> > other container type a better choice? Pleas advise. TIA
    > >
    > > struct FD_TYPE // .FIN/.CFF file data
    > > {
    > > int bibNum; // Bib #
    > > int finTime; // Finish Time
    > > short entDivNum; // Division

    > ...
    > > string entName; // Entrant Name
    > > } extern FinData;
    Mike Copeland, Mar 29, 2012
    #4
  5. Mike Copeland

    Jorgen Grahn Guest

    On Wed, 2012-03-28, Mike Copeland wrote:
    > In article <>,
    > says...
    >> > I have a data structure (similar to the one below) that contains a
    >> > variety of data types, and I wish to store many objects of this type in
    >> > a container that (1) allows fast retrieval access and (2) is reasonably
    >> > easy to store and update. Its "access key" is an integer value (e.g.
    >> > bibNum).
    >> > It seems that a vector is my best choice here (fast direct access via
    >> > the key and ease of storage), but map could be better - true?

    >>
    >> Not enough information.
    >> - if bibNum==4711 exists, do 0--4710 exist, too?

    > No. Objects would randomly exist throughout, with non-existant
    > objects unknown via any access process. The range of possible index
    > values is 1..1,000,000,000.
    >> - would it be useful for you to have them sorted?

    > No. I simply want to store the object and easily/quickly retrieve
    > them as needed. (A binary search is meaningless here, given the random
    > distribution of object.)


    I don't understand that last part. Binary search in a std::vector
    sorted by key can be very useful (but insertion/removal would be very
    expensive so it's only worth considering if your container rarely
    changes.)

    Or are you saying the relative order of elements in your container
    carries information, which would be destroyed by sorting it?

    >> - how do you plan to modify the container?

    > I (may need to) modify individual data elements of the object.


    But never the container itself, apart from inserting into it?

    >> - what does "many objects" mean to you?

    > 100-100,000 objects.


    OK. Then

    >> The way you speak of the data in terms of <key, value> makes me think
    >> you really want std::map or std::tr1::unordered_map. Use the former if
    >> it's useful for you to access the entries sorted on bibNum.


    I think unordered_map is the most natural choice, closely followed by
    plain old map.

    If you know them, unordered map is pretty much the same thing as
    Perl's hash, Python's dict, and the non-standard STL hash_map.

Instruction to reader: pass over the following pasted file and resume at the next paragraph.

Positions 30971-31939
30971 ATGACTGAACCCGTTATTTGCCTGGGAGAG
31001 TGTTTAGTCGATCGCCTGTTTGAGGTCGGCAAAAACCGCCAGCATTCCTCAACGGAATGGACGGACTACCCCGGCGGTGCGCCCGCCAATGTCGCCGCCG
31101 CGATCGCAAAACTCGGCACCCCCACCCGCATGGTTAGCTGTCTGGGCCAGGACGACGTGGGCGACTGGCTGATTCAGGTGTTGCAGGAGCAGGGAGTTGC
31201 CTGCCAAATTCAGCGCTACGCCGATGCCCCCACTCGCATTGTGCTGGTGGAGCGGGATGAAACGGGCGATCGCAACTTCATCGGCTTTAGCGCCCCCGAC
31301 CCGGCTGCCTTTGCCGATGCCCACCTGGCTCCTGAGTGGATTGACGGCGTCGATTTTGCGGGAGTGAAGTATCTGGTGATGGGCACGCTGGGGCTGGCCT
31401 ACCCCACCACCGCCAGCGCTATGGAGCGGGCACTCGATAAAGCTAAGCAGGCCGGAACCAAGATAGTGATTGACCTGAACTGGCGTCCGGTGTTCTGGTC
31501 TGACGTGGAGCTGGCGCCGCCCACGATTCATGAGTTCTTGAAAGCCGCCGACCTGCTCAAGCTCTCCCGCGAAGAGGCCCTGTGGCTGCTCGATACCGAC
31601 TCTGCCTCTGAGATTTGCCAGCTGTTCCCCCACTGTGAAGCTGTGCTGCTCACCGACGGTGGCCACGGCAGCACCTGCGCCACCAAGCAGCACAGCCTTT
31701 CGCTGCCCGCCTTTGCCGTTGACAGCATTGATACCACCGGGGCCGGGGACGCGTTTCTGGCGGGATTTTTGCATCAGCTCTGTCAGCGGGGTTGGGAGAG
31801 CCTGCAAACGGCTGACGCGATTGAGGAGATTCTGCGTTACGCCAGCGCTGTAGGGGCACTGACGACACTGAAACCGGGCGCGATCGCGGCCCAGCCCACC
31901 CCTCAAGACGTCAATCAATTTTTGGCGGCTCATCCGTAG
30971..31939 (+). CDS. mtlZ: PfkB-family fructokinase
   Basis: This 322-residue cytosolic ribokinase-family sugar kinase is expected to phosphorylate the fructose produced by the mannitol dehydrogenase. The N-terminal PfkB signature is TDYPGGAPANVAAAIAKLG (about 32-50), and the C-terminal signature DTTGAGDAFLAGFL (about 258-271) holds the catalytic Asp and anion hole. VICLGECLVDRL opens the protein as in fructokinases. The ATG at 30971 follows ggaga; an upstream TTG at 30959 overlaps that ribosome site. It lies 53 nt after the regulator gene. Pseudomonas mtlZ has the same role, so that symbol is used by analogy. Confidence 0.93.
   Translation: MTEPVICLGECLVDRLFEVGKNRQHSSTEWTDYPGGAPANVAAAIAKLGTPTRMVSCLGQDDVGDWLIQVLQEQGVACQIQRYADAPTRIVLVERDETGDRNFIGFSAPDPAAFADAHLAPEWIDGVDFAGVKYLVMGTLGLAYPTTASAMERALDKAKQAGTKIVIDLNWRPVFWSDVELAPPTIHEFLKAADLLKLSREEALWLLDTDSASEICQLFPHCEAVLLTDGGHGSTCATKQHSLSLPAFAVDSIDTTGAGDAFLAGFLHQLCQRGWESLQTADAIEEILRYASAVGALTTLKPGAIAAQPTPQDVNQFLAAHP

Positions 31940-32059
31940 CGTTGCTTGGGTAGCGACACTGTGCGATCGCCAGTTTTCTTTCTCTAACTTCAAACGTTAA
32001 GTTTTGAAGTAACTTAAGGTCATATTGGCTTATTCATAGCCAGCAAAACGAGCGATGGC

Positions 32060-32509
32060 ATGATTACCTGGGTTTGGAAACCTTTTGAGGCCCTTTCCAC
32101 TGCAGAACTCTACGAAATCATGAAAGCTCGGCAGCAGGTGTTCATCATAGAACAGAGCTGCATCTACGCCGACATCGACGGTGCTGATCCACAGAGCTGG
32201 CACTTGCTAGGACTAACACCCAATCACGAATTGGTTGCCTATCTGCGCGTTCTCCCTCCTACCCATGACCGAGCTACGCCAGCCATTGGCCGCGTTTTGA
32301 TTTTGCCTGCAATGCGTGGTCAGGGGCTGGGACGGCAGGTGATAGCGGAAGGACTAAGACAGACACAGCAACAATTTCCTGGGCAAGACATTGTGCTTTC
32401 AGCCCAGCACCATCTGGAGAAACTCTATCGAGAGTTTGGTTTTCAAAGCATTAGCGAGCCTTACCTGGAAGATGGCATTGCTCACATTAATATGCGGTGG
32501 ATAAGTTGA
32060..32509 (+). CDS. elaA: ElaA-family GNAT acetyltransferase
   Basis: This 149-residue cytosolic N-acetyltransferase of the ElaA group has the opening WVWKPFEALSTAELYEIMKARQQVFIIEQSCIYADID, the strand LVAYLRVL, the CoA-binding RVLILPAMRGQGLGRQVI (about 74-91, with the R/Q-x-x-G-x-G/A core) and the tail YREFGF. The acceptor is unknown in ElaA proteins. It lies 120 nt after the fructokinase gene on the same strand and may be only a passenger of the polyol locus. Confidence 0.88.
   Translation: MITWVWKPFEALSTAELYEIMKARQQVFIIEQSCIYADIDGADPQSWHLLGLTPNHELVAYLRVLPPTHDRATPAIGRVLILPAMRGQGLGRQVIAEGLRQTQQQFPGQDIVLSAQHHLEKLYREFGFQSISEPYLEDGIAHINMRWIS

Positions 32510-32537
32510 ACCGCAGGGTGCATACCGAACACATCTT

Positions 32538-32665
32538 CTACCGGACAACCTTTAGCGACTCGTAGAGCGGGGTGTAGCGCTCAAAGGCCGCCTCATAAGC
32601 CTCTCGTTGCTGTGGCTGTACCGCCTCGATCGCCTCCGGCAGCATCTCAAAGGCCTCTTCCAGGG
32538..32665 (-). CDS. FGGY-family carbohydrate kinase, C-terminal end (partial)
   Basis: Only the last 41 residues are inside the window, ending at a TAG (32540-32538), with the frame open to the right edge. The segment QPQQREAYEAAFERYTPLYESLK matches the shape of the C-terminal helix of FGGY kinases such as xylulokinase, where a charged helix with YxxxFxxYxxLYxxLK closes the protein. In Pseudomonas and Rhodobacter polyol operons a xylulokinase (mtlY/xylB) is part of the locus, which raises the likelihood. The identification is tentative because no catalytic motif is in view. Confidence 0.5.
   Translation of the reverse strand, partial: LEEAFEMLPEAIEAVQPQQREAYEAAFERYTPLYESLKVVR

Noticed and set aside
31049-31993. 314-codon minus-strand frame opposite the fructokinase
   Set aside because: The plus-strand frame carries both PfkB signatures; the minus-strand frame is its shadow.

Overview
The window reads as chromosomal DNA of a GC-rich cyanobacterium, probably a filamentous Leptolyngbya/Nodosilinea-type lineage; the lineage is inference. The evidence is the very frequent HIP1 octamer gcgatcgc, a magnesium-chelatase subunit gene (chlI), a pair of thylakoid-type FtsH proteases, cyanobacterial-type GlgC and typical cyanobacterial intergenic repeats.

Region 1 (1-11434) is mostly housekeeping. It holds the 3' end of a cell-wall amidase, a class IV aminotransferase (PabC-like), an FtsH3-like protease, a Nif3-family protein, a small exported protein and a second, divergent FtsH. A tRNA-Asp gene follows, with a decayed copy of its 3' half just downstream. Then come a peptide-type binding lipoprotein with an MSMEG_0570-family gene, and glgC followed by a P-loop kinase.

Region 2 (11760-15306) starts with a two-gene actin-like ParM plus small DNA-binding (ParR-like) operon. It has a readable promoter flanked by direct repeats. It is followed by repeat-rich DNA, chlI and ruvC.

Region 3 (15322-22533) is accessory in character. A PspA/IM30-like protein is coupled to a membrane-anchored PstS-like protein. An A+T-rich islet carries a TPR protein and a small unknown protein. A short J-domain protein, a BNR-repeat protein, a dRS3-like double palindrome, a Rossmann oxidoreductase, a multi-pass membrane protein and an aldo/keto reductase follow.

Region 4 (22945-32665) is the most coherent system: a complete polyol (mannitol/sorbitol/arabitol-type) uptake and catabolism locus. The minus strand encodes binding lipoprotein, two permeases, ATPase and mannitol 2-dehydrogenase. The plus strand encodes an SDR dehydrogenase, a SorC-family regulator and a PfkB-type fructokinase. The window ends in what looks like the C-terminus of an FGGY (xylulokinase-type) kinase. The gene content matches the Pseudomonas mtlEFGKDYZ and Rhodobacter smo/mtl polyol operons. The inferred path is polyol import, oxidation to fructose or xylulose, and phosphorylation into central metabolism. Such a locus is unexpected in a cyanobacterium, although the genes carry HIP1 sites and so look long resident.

/Jorgen

    --
    // Jorgen Grahn <grahn@ Oo o. . .
    \X/ snipabacken.se> O o .
    Jorgen Grahn, Mar 29, 2012
    #5
  6. In article <>,
    says...
    > > No. I simply want to store the object and easily/quickly retrieve
    > > them as needed. (A binary search is meaningless here, given the random
    > > distribution of object.)

    >
    > I don't understand that last part. Binary search in a std::vector
    > sorted by key can be very useful (but insertion/removal would be very
    > expensive so it's only worth considering if your container rarely
    > changes.)


    There container is constructed at the start of the application, not
    changed during, but the data in the objects may be adjusted (counts
    updated, etc.). The container is static otherwise.

    > Or are you saying the relative order of elements in your container
    > carries information, which would be destroyed by sorting it?


    No, sorting wouldn't affect its information. However, the data
    objects would be (very) sparsely scattered across the container's range.
    Perhaps I don't understand how a vector is allocated, but it seems to
    me that, if sorted, such a container loses its viability for a binary
    search - because the sorting doesn't "compact" the data. Am I wrong
    here?

    > >> - how do you plan to modify the container?

    > > I (may need to) modify individual data elements of the object.

    >
    > But never the container itself, apart from inserting into it?


    True.
    >
    > >> - what does "many objects" mean to you?

    > > 100-100,000 objects.

    >
    > OK. Then
    >
    > >> The way you speak of the data in terms of <key, value> makes me think
    > >> you really want std::map or std::tr1::unordered_map. Use the former if
    > >> it's useful for you to access the entries sorted on bibNum.

    >
    > I think unordered_map is the most natural choice, closely followed by
    > plain old map.


    (Not being very familiar with STL containers,) how does one declare
    an "unordered_map"? I thought the options were on;y map and multumap...
    8<{{
    Mike Copeland, Mar 29, 2012
    #6
  7. Mike Copeland

    Jorgen Grahn Guest

    On Thu, 2012-03-29, Mike Copeland wrote:
    > In article <>,
    > says...
    >> > No. I simply want to store the object and easily/quickly retrieve
    >> > them as needed. (A binary search is meaningless here, given the random
    >> > distribution of object.)

    >>
    >> I don't understand that last part. Binary search in a std::vector
    >> sorted by key can be very useful (but insertion/removal would be very
    >> expensive so it's only worth considering if your container rarely
    >> changes.)

    >
    > There container is constructed at the start of the application, not
    > changed during, but the data in the objects may be adjusted (counts
    > updated, etc.). The container is static otherwise.
    >
    >> Or are you saying the relative order of elements in your container
    >> carries information, which would be destroyed by sorting it?

    >
    > No, sorting wouldn't affect its information. However, the data
    > objects would be (very) sparsely scattered across the container's range.
    > Perhaps I don't understand how a vector is allocated, but it seems to
    > me that, if sorted, such a container loses its viability for a binary
    > search - because the sorting doesn't "compact" the data. Am I wrong
    > here?


    Kind of. I was thinking of a vector<T> where the indices are irrelevant
    and the key is still a member of T (like in your example)

    [4, 32, 33, 44, 1567, 1600, 16218]

    You can do a binary search in such a vector (there's even
    std::lower_bound() etc so you don't have to implement it yourself).

    But I suspect this is superior to unordered_map only in special cases,